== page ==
Author Interviews, CDC, OBGYNE, Pediatrics / 01.05.2017

MedicalResearch.com Interview with: Deborah L. Dee, PhD Division of Reproductive Health National Center for Chronic Disease Prevention and Health Promotion CDC MedicalResearch.com: What is the background for this study? Response: Although the national teen birth rate has dropped to a historic low (22.3 births per 1,000 females aged 15-19 years in 2015), many teens continue to have repeat births. Because repeat teen births are more likely than first teen births to be preterm and low birth weight, and giving birth more than once as a teenager can significantly limit a mother’s ability to attend school and obtain work experience, it’s important to assess patterns in repeat teen births and better understand contraceptive use within this population. (more…)
Author Interviews, Autism, Depression, JAMA, OBGYNE, Pediatrics / 19.04.2017

MedicalResearch.com Interview with:Simone Vigod, MD, MSc, FRCPC Psychiatrist and Lead, Reproductive Life Stages Program Women’s Mental Health Program Women’s College Hospital Toronto, ON MedicalResearch.com: What is the background for this study? What are the main findings?Response: Depression is one of the most common problems that can complicate a pregnancy. Untreated, or incompletely treated, it can be associated with significant harm to mother and child. While psychotherapies alone may be effective for women with mild (or even moderate) severity symptoms, sometimes antidepressant medication is required. In these cases, the benefits of treatment must be weighed against potential risks. Previous research suggested that there may be an increased risk for autism in children exposed to antidepressant medication during pregnancy. However, previous studies were limited in their ability to account for other potential causes of autism in their analyses. In our study, we used several different strategies to try to compare children whose pregnancy exposures were very similar, except for exposure to an antidepressant. The main finding was that after using these strategies, there was no longer a statistically significant association between in-utero antidepressant exposure and autism. (more…)
AstraZeneca, Author Interviews, Autism, Boehringer Ingelheim, Depression, Eli Lilly, J&J-Janssen, JAMA, Merck, OBGYNE / 17.04.2017

MedicalResearch.com Interview with: Florence Gressier MD PhD Insermk Department of psychiatry CHU de Bicêtrem Le Kremlin Bicêtre France MedicalResearch.com: What is the background for this study? What are the main findings?Response: Results from recent studies have suggested an increased risk for Autism Spectrum Disorders (ASDs) in children exposed to antidepressants in utero. We performed a systematic review of and a meta-analysis of published studies to assess the association between ASDs and fetal exposure to antidepressants during pregnancy for each trimester of pregnancy and preconception. Our systematic review and meta-analysis suggests a significant association between increased ASD risk and maternal use of antidepressants during pregnancy; however, it appears to be more consistent during the preconception period than during each trimester. In addition, the association was weaker when controlled for past maternal mental illness. Maternal psychiatric disorders in treatment before pregnancy rather than antenatal exposure to antidepressants could have a major role in the risk for Autism Spectrum Disorders. (more…)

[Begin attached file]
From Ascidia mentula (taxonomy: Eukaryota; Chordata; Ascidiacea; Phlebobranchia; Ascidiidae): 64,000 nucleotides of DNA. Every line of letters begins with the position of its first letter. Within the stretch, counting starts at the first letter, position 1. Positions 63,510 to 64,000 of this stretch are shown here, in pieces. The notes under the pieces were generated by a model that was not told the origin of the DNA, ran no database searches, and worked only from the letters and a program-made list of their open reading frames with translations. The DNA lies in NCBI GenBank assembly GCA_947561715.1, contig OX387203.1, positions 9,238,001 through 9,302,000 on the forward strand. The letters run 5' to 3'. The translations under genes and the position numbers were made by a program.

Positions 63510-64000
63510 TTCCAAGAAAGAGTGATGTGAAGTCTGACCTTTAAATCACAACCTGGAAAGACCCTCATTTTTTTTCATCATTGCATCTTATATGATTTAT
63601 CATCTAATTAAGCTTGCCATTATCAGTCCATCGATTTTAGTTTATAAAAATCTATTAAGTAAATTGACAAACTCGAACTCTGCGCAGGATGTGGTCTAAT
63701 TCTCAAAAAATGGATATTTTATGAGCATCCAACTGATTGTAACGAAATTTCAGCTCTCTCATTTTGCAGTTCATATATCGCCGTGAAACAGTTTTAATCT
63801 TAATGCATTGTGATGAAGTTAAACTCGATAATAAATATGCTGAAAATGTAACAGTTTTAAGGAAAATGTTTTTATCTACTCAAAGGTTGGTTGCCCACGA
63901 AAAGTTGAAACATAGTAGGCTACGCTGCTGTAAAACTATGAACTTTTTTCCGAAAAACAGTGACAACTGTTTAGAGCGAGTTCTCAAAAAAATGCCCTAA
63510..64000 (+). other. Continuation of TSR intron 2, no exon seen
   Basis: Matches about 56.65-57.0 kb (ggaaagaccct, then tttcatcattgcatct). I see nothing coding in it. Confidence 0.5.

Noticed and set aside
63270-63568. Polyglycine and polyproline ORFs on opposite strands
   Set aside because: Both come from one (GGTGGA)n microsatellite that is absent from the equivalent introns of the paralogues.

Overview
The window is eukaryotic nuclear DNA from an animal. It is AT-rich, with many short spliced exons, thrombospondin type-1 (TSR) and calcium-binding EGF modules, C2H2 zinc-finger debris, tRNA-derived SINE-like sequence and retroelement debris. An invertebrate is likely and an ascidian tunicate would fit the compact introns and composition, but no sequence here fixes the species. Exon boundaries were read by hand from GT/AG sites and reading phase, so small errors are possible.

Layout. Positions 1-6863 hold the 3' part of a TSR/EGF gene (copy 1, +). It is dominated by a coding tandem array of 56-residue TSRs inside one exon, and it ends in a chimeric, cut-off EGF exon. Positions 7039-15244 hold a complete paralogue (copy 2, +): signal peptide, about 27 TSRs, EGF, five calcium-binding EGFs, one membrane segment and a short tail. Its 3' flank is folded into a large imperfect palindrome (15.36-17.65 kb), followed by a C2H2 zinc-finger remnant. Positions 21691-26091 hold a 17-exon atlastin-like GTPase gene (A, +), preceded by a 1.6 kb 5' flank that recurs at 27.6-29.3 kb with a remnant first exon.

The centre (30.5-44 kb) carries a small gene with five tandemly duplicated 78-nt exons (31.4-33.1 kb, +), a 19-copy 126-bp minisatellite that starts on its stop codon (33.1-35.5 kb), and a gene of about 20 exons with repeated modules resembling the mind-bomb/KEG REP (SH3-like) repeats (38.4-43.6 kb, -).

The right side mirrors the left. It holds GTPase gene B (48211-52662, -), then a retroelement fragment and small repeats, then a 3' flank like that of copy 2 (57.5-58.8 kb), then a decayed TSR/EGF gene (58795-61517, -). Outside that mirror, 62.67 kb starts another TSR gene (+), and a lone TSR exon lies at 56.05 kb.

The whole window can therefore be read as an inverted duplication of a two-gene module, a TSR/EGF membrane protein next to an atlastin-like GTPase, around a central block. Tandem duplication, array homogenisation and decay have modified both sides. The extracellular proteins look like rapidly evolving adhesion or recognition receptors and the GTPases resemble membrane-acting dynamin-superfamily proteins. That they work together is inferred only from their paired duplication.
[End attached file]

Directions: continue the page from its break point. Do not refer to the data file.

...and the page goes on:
Author Interviews, Epilepsy, JAMA, Karolinski Institute, OBGYNE, Pediatrics, Weight Research / 06.04.2017

MedicalResearch.com Interview with: Neda Razaz-Vandyke, PhD, MPH Postdoctoral Fellow Reproductive Epidemiology Unit Karolinska Institutet MedicalResearch.com: What is the background for this study? What are the main findings? Response: There is a growing concern about long-term neurological effects of prenatal exposure to maternal overweight and obesity. The etiology of epilepsy is poorly understood and in more than 60% of cases no definitive cause can be determined. We found that maternal overweight and obesity increased the risks of childhood epilepsy in a dose-response pattern. (more…)
Author Interviews, Infections, Microbiome, OBGYNE, Pediatrics / 05.04.2017

MedicalResearch.com Interview with: Hans Bisgaard, MD, DMSc Professor of Pediatrics The Faculty of Health Sciences University of Copenhagen Copenhagen University Hospital, Gentofte Copenhagen, Denmark MedicalResearch.com: What is the background for this study?Response: The consumption of antibiotics is increasing worldwide. Antibiotics alter the maternal bacterial colonization and by vertical transmission this can affect the offspring. An unfavorable microbiome may increase the disease propensity of the offspring. Otitis media is one of the most common infections in early childhood. We hypothesized that antibiotic consumption in pregnancy can increase the children’s risk of otitis media. (more…)